Rob raised his musket and aimed at the oncoming Roundheads. Even through the smoke drifting across the battlefield, he could smell the powder in the pan so close to his face and the match smouldering away in the lock.
“Fire!” the captain bellowed.
Rob squeezed the trigger and closed his right eye. There was a click and a flash as the match hit the pan, then a moment later his musket barked, along with hundreds more along the line.
Rob lowered his musket and reached for his powder and shot. The first round of each battle was an orderly business, the men working in unison through the intricate dance of loading and firing. But by now they were all just going as fast as they could to get their hits in before the enemy reached them.
A man next to him fell as the Roundheads fired back, but Rob pressed on. Reloading complete, he raised his musket and took aim.
A familiar face emerged from the ranks across from him, a face all too similar to his own. His stomach lurched.
“Fire!” the captain bellowed.
With a jerk, Rob tilted his musket up, then squeezed the trigger, firing into the sky. It was one thing to shoot the nameless men who had taken up a false cause. It was another when their rank included his own brother.
Red-faced with shame, Rob reached for his powder again, but this time he didn’t reach for the shot.
The camp was dark but not quiet. Everybody knew that they would fight again tomorrow. Despite a day of marching and shooting, the tension of that knowledge overcame their exhaustion.
Rob crept through the camp. He had left his belongings behind, pretending that he was just going for a piss. By the time anyone realised the truth, he would be long gone.
“Where are you going, Rob?”
The voice stopped him in his tracks. He turned to see the captain in his red coat.
“Just, you know, in the trees…”
“Wrong way for the trees. Looks to me like you’re heading towards the road.”
Rob stiffened. He reached for the sword at his side, then hesitated. He wasn’t willing to kill his brother. Was he any more willing to kill a man he’d fought alongside?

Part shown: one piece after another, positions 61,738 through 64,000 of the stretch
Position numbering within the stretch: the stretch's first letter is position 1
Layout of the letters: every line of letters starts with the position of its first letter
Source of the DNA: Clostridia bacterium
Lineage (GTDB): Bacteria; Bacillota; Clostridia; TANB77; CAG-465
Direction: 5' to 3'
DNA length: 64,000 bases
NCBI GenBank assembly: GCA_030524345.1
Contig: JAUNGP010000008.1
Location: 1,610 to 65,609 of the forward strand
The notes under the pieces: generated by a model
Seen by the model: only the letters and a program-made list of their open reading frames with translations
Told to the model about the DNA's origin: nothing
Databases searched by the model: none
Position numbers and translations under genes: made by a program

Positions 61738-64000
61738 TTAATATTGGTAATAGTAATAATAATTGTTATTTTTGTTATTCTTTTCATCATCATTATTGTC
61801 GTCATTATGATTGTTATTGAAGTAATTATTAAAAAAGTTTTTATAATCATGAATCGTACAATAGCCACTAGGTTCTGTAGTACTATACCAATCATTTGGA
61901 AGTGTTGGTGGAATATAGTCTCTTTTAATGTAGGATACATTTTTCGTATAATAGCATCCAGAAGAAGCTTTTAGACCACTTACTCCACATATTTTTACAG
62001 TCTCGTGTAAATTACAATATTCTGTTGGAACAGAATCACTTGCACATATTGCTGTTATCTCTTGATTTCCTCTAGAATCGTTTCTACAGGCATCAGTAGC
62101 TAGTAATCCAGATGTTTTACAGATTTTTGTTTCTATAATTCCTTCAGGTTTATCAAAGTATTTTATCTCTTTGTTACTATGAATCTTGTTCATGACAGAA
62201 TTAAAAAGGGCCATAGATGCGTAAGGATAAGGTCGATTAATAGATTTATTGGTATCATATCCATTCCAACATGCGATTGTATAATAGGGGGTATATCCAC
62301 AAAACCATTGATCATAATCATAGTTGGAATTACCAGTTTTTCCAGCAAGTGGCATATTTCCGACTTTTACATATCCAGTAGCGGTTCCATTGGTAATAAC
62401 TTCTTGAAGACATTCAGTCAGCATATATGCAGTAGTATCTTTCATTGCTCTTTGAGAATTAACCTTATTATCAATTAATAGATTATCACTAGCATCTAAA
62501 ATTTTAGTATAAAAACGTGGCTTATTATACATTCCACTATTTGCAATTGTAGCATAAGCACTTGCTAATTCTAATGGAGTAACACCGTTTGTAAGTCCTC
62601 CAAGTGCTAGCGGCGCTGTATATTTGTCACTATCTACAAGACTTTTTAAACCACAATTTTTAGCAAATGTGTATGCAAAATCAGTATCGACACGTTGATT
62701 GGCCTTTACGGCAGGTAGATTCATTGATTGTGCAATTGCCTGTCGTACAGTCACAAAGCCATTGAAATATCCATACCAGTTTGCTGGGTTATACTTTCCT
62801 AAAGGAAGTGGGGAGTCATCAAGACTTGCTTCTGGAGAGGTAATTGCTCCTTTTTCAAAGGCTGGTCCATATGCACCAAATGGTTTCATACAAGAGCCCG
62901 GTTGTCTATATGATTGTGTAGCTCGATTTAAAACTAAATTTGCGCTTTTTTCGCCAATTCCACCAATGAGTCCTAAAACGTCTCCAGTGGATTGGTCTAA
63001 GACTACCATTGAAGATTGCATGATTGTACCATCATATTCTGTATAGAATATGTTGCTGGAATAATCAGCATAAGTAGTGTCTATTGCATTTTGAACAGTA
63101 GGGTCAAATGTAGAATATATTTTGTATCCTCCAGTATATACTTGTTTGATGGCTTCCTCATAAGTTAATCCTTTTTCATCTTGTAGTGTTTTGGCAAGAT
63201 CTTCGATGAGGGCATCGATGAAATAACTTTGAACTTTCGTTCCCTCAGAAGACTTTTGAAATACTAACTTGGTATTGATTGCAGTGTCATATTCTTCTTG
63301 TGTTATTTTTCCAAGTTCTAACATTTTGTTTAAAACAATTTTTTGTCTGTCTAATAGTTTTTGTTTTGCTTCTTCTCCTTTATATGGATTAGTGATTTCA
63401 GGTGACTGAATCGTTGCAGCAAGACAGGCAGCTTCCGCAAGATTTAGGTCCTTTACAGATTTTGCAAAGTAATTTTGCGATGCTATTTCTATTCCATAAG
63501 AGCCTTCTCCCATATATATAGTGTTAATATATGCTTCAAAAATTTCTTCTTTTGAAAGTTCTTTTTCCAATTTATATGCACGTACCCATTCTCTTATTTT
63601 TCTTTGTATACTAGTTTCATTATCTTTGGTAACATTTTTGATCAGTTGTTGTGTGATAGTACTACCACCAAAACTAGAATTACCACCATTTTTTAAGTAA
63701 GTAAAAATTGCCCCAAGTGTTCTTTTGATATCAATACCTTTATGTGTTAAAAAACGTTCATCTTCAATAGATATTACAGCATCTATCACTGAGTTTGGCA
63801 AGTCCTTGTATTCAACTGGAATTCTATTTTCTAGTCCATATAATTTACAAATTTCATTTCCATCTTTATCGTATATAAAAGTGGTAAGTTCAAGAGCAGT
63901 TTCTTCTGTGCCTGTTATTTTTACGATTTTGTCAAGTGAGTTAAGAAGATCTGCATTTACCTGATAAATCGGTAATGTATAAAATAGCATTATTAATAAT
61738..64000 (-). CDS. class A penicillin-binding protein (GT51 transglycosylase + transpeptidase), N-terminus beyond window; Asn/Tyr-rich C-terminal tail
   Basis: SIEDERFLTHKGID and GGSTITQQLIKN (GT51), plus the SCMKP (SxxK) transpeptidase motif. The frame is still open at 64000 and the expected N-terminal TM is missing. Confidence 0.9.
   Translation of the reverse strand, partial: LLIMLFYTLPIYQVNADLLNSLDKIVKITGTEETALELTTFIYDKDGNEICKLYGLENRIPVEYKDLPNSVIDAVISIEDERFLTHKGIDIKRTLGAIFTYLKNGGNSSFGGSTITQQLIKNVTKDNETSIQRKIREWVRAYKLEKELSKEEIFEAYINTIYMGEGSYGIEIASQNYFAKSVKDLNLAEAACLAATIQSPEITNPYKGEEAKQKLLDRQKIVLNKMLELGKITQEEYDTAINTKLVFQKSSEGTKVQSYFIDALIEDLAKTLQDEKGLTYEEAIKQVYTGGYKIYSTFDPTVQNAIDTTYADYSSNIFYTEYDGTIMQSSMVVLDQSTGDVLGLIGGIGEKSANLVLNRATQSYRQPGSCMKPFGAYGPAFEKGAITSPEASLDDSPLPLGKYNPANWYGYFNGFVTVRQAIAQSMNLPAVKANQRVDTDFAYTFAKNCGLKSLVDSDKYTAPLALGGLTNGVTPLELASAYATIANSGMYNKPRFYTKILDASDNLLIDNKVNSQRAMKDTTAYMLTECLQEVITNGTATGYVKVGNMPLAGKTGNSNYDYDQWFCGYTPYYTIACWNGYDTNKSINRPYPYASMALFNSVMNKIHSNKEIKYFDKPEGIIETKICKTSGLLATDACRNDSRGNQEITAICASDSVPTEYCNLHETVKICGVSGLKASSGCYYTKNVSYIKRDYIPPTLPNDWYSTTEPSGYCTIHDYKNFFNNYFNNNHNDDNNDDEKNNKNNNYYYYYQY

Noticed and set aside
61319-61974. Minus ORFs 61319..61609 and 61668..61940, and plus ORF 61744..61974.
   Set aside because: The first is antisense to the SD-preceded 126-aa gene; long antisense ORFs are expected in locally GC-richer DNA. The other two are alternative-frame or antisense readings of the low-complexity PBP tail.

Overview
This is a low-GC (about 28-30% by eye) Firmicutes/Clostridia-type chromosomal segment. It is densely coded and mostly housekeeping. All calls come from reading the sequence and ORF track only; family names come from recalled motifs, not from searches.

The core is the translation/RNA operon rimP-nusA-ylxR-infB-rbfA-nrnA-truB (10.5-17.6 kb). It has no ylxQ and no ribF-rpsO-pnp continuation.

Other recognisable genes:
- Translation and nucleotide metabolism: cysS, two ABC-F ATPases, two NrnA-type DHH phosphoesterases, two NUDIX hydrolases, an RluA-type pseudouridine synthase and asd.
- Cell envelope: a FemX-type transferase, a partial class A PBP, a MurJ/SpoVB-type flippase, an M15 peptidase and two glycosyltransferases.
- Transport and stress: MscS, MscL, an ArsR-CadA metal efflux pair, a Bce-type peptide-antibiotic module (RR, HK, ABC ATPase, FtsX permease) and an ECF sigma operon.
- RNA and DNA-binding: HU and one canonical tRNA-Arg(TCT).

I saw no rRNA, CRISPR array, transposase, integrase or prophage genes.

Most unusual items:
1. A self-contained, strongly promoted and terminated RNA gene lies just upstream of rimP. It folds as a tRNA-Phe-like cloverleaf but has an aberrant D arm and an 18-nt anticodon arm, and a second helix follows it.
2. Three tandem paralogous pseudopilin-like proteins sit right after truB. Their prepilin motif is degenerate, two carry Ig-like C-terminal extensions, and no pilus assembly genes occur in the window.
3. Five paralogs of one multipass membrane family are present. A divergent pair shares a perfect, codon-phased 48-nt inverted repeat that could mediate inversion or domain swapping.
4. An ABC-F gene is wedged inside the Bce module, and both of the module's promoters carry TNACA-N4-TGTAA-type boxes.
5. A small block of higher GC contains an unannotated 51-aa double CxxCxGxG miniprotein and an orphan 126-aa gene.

He let out a sigh and his whole body slumped.
“I saw Adam on the other side today,” he said.
“That’s the brother who turned puritan?”
The captain watched Rob in the dim light of the nearest campfires.
“I can’t shoot at my own brother.”
“So you’re deserting?”
Rob nodded. He hadn’t let himself think that word, even though he knew it was true. Wretch that he was, he could at least face the consequences with dignity.
“I’ll take my punishment, whatever it is.”
“It’s a tough situation, lad, but you’ve owned your sin, now you can overcome it. Head back to camp and I’ll say no more.”
“I was deserting! I deserve to be punished.”
“You’re not deserting now, and that’s what matters to me.”
Rob trudged back to the fire and the comradeship of his unsuspecting company. Their welcoming smiles stung more than any lash.
Rob raised his musket and aimed at the oncoming Roundheads. Along the line, others did the same, ready to kill for king and country.
Rob scoured the faces across from him, looking for that familiar one. He could fire into the sky again, or choose to load powder without shot. His captain was busy with the battle line. He’d never know.
But what then for the rest of their men? What danger did he put them in by not fighting? And what of the cause he’d sworn himself to?
He took aim and tightened his grip on the trigger. He couldn’t see his brother in the front rank facing them. He would just have to hope he wasn’t in the rank behind.
I’ve been thinking a lot about the English Civil War recently. There are some features of recent politics that are disturbingly similar to the buildup to that terrible war. While I’m not running around panicking that we’re on the verge of violence, it has put the war and its dilemmas in the forefront of my mind – hence today’s story.
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What if someone had conquered the Vikings, someone claiming to be their gods?
What if King Arthur’s knights met a very different metal-clad warrior?
What if you were ordered to execute a statue, and hanging just didn’t seem to work?
These short stories explore different aspects of history, some of them grounded in reality, some alternative takes on the past as we know it. Stories of daring and defiance; of love and of loss; of noble lords and exasperated peasants.